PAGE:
Tuesday, 29 September 2009

Second reader review: The Book of English Magic

Following Matthew Parker's review of Jewish Pirates of the Caribbean published on our Books Blog last week, here is our second reader review of The English Book of Magic.

by Matthew Kilburn

Like the English magical tradition which it seeks to represent, The Book of English Magic is a many-headed beast, and those heads betray English magic’s diverse origins. The purpose of the book is not always clear – it is a hydra with different faces and several distinct voices, and proves reluctant to sever any of those heads in order to let the remaining ones be heard any clearer.

Carr-Gomm and Heygate have compiled a book which includes a good deal of historical material, but it is more a manual than a history, and most of all a document where practitioners describe how magic flourishes in England today. The historical sections vary in quality. Some sections of the book make their debt to Ronald Hutton’s work clear, and others are rooted in the authors’ own research into and experience of modern pagan societies. There are some sections where connections are made on assumptions and traditions of largely modern origin, such as the presumed continuity between pre-Saxon and post-Saxon English magical practices, or the hoary old link between the Knights Templar and Freemasonry. Alongside these are contributions by modern witches and rune-makers, many of whom appeal for their authority to oral traditions of witchcraft allegedly passed on from generation to generation for centuries. The format of the book demands that these are treated uncritically, though some scepticism is at the least implied over the claims of significant figures in the recent history of English paganism, such as Gerald Gardner.

The Book of English Magic aspires to be a guidebook to the landscape of English magic. However, it is patchy when it comes to giving directions: those seeking the Neolithic burial chamber, Wayland’s Smithy, in the Vale of the White Horse would be well advised to wear sturdy walking shoes as it is a longer journey than the book suggests from the A420. Moreover, the photograph claiming to be of the ‘Eagle and Child’ in Oxford (page 76) is in reality of a pub in Staveley, in the Lake District, and not of the pub where the literary discussion group known as the Inklings, and whose members included J.R.R. Tolkien and C.S. Lewis, used to meet. Given the ease of finding a picture of the ‘Eagle and Child’ (also referred to as the ‘Bird and Baby’) on the internet, this error in picture research is surprising and damages the authority of the book as a whole.

Such self-consciously Christian writers as Lewis and Tolkien might have blanched at being included in this book as patron saints of modern English paganism, but it is not difficult to see Lewis’s Narnia as a world of shamanic animal-spirits, while Tolkien’s love of the pre-Christian north was freely confessed. There was much in the work of both authors that could appear magical in a pagan sense to the non-religious or to those from other Christian traditions than the high Anglicanism adopted by Lewis or Tolkien’s Catholicism. One writer who has his own section in The Book of English Magic, the psychologist Brian Bates, has explicitly cited Tolkien as an influence on his fictionalised ‘recovery’ of Anglo-Saxon mysticism, The Way of Wyrd.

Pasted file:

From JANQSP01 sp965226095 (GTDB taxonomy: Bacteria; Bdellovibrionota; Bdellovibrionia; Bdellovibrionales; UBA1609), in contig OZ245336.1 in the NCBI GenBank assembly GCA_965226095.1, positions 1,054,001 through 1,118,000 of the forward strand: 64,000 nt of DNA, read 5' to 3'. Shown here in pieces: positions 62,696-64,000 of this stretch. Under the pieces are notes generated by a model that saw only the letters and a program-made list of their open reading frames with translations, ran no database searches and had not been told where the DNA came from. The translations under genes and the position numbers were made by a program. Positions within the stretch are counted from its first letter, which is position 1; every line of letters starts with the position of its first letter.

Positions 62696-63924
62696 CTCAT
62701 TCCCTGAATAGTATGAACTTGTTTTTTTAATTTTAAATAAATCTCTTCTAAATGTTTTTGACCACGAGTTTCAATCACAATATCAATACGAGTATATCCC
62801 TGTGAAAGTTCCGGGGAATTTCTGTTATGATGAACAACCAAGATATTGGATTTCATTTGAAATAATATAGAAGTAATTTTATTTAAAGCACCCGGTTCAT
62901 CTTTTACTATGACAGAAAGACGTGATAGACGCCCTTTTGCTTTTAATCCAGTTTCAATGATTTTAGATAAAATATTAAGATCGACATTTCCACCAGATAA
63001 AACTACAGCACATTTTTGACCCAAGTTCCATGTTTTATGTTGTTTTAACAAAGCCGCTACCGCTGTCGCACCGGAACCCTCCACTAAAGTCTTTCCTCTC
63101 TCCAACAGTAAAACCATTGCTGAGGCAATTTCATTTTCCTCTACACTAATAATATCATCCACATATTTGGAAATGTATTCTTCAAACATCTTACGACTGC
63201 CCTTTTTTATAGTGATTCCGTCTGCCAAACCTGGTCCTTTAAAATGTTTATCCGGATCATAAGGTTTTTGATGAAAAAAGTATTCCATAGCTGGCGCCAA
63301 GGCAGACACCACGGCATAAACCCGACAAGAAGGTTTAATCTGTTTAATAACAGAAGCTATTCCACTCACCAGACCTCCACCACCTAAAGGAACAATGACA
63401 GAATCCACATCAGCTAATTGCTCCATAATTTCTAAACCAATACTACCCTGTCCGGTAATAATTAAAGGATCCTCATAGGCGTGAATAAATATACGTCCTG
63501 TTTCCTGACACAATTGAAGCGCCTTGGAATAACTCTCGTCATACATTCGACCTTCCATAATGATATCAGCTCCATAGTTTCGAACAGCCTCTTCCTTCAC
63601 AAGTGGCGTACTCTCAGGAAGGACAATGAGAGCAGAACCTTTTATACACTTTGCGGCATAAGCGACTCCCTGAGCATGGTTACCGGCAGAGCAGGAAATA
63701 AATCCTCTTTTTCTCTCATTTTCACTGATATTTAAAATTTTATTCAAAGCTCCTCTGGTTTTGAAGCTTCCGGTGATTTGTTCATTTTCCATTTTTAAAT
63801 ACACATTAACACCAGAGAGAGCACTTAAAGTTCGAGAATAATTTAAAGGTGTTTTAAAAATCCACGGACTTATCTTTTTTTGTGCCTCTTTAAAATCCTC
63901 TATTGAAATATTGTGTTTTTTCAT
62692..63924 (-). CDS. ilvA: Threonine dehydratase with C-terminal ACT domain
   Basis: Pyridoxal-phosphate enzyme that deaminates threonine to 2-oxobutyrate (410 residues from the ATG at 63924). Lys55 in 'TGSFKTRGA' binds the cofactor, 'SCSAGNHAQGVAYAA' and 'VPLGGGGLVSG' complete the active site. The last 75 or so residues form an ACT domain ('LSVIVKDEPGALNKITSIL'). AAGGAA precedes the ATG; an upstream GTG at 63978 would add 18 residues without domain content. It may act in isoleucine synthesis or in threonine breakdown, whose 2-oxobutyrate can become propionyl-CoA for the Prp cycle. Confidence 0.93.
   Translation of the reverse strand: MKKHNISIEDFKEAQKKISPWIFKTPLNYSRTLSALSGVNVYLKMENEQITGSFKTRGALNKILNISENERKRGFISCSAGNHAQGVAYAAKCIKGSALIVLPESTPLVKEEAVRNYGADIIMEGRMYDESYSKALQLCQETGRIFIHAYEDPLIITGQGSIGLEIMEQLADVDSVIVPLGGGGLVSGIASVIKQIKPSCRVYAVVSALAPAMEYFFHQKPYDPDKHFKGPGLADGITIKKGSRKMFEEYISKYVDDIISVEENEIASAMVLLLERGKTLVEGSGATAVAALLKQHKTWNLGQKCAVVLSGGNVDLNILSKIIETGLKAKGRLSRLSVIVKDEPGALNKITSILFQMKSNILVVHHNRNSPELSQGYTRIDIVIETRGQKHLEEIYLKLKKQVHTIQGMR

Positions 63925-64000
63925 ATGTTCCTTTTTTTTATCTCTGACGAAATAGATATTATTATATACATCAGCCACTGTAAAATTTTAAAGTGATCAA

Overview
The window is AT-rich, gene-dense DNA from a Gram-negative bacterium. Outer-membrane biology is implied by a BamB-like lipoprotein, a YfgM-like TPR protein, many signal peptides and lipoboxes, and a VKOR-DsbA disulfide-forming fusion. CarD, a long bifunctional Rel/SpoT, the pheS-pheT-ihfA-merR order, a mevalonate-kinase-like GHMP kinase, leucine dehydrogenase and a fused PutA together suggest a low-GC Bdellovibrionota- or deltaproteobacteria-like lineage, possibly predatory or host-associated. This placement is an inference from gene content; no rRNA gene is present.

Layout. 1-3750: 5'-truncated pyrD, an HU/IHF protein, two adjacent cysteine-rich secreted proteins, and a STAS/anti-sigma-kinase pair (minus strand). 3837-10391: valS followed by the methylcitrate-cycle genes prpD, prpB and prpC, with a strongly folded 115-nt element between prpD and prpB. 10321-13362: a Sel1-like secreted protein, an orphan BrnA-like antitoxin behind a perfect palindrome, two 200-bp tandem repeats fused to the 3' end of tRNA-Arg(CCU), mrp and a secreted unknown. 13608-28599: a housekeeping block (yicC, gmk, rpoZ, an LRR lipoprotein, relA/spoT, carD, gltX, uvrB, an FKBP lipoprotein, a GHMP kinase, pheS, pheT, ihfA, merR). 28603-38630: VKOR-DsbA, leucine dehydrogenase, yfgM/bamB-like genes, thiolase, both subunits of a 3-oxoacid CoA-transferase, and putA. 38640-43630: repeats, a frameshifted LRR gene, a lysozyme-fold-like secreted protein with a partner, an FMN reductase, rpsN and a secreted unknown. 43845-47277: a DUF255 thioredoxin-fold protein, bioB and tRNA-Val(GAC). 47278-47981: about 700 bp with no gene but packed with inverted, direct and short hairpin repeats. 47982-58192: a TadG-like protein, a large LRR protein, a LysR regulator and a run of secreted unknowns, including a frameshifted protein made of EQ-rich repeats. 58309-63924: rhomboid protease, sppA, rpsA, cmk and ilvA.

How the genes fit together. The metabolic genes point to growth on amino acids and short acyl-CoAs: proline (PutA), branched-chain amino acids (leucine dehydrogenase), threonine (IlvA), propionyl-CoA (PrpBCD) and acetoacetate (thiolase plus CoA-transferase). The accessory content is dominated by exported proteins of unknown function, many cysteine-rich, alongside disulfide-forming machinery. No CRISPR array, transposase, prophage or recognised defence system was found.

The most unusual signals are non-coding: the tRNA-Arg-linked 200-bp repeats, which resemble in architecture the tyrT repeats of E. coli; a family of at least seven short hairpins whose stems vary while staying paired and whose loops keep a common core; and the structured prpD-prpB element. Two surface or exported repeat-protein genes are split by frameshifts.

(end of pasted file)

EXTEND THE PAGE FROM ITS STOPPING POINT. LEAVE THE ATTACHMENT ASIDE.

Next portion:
The book’s greatest success is perhaps as a monument to the hold magic has on the English imagination, in spite of and perhaps hidden by a surface scepticism. It features profiles of both well-known and more obscure 19th- and 20th-century occultists, from the founder of Theosophy, Madame Blavatsky (1831-1891), to the English author of The Magus, Francis Barrett. The role of neopagan spirituality in the modern environmental movement is celebrated and some myths are also exploded. Modern fantasy authors are referred to throughout. The book’s outward appearance owes much to Susanna Clarke’s collection of short stories, The Ladies of Grace Adieu, and it is appropriate that its publisher is John Murray, a house which plays a facilitating role in her novel Jonathan Strange and Mr Norrell.

The Book of English Magic is published in the wake of Ronald Hutton’s return to matters magical in his history of the Druids, Blood and Mistletoe. In his earlier book The Triumph of the Moon Hutton hailed ‘pagan witchcraft’ as the first religion ever to have originated and spread from England. With its ‘Things to Do’ sections reminiscent of 1970s children’s hobby books and its emphasis on a here-and-now England of everyday working wise women and dowsers retained by resource-hungry PLCs, The Book of English Magic both rejoices in human diversity and determinedly asserts the role of magic in the 21st-century English cultural mainstream. Its historiography is variable, but much of it is readable and its fragmented structure means that it is probably read most rewardingly by dipping in and out over a long period, rather than consumed in one sitting.

The Book of English Magic, Philip Carr-Gomm and Richard Heygate (John Murray)

Matthew Kilburn is an independent historian. A former research editor of the Oxford Dictionary of National Biography, he is a regular contributor to its online edition. He has also contributed to The Cambridge Handel Encyclopaedia and Time And Relative Dissertations In Space: Critical Perspectives on Doctor Who.

To coincide with the publication of his latest book Blood and Mistletoe in May this year, we featured a main article by Ronald Hutton in our May issue in which the author examines the modern history of the ancient order of the Druids. For further information, read Under the Spell of the Druids

No comments:

Blog Directory